The philosopher has never killed any priests, whereas the priest has killed a great many philosophers.” (Denis Diderot, Political Writings)

Recently the father of a young family said to me: “When I meet a priest for the first time I presume he is a bad one until he proves he is not”.

A lot of people think like that nowadays and who can blame them. In recent decades so many priests and bishops have proven themselves to be liars, rapists, rampant homosexuals, thieves and betrayers.

As that young father again said me to “If a priest is capable of raping a child, he is capable of absolutely anything”


A good priest is

A priest who truly believes in God and prays everyday.

A priest who makes himself freely available to all – but especially to those in any kind of trouble or distress.

A priest who lives his life by the teachings of Jesus in the New Testament.

A priest with a very healthy aversion to Canon Law and man made teachings.

A priest with a very healthy suspicion of the RC hierarchy and establishment.

A priest who has respect for important rules and also the ability to bend or break rules when human need and suffering is at stake.

A priest who is not living a double life and not practising things he preaches about as wrong or sinful.

A priest who is not a member of a cynical clerical clique.

A priest who can say both YES and NO to authority.

A priest who prefers to work in a challenging parish and not in an office.

A priest whose life’s motivation is not sex or money or power or praise.

A priest who regards his people as his masters and himself as their servant.

A priest who can smile and laugh – especially at himself.

A priest who has his own narcissism and ego on a short leash.

A priest who works 6 days and takes 1 day off rather than working 1 day and taking 6 off.

A priest who can tell his bishop the truth and not just what he wants to hear.

I invite readers to add my list………………………


Beside the chapel three boys were playing football.

At the forge door an old man was leaning Viewing a hunter-hoe.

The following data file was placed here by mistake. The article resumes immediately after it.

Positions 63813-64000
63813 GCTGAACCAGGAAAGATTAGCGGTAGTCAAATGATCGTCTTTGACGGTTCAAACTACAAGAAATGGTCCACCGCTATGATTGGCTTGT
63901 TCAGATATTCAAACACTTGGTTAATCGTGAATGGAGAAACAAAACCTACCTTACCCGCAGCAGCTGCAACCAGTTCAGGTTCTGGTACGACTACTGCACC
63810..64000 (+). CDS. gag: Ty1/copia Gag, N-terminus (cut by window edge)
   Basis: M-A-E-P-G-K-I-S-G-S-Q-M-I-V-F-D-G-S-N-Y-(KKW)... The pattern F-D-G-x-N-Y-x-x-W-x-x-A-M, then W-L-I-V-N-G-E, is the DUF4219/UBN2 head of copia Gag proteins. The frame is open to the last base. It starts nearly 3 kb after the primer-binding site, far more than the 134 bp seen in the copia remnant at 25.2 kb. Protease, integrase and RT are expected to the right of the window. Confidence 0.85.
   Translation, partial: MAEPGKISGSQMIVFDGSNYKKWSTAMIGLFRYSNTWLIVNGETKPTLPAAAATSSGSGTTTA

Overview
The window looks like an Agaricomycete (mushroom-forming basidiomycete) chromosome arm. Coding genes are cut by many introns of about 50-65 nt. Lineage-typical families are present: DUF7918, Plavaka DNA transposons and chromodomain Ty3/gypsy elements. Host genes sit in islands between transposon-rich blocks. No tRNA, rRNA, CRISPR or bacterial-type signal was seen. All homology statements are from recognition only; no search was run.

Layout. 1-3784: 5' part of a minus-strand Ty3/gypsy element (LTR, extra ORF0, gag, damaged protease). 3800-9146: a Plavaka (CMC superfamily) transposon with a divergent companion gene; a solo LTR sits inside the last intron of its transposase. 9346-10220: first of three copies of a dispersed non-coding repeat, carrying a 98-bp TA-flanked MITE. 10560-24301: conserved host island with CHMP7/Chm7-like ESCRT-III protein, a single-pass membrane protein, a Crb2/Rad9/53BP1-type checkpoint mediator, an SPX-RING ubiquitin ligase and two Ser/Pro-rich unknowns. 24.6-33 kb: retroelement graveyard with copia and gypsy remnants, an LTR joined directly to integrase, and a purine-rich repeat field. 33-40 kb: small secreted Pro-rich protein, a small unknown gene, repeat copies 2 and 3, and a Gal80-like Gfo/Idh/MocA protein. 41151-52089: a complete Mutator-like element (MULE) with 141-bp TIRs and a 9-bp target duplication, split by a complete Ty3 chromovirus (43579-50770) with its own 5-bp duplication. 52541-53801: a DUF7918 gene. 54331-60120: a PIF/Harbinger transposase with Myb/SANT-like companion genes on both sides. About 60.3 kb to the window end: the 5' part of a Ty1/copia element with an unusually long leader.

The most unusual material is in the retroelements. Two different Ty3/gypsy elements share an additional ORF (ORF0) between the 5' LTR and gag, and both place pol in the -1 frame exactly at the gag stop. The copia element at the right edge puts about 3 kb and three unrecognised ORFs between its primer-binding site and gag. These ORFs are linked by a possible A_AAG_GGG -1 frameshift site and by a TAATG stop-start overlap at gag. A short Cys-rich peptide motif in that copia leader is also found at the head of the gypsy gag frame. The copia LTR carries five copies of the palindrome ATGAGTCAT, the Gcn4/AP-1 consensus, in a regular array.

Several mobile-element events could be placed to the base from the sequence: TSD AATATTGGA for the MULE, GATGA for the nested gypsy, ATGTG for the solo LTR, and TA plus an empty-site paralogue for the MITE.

A man could hear If he listened to the breeze the fall of wings

How wistfully the sin-birds come home!

It was Confession Saturday, the first Saturday in May; the May Devotions

Were spread like leaves to quieten The excited armies of conscience.

The knife of penance fell so like a blade Of grass that no one was afraid.

Father Mat came slowly walking, stopping to Stare through gaps at ancient Ireland sweeping

In again with all its unbaptized beauty:

The calm evening, The whitethorn blossoms,

The smell from ditches that were not Christian.

The dancer that dances in the hearts of men cried: Look! I have shown this to you before

The rags of living surprised, The joy in things you cannot forget. His heavy hat was square upon his head, Like a Christian Brother’s;

His eyes were an old man’s watery eyes

Out of his flat nose grew spiky hairs.

He was a part of the place, Natural as a round stone in a grass field;

He could walk through a cattle fair And the people would only notice his odd spirit there.

His curate passed on a bicycle – He had the haughty intellectual look Of the man who never reads in brook or book;

A man designed To wear a mitre,

To sit on committees

For will grows strongest in the emptiest mind.

The old priest saw him pass And, seeing, saw Himself a medieval ghost

Ahead of him went Power

One who was not afraid when the sun opened a flower,

Who was never astonished At a stick carried down a stream

Or at the undying difference in the corner of a field. II The Holy Ghost descends At random like the muse On wise man and fool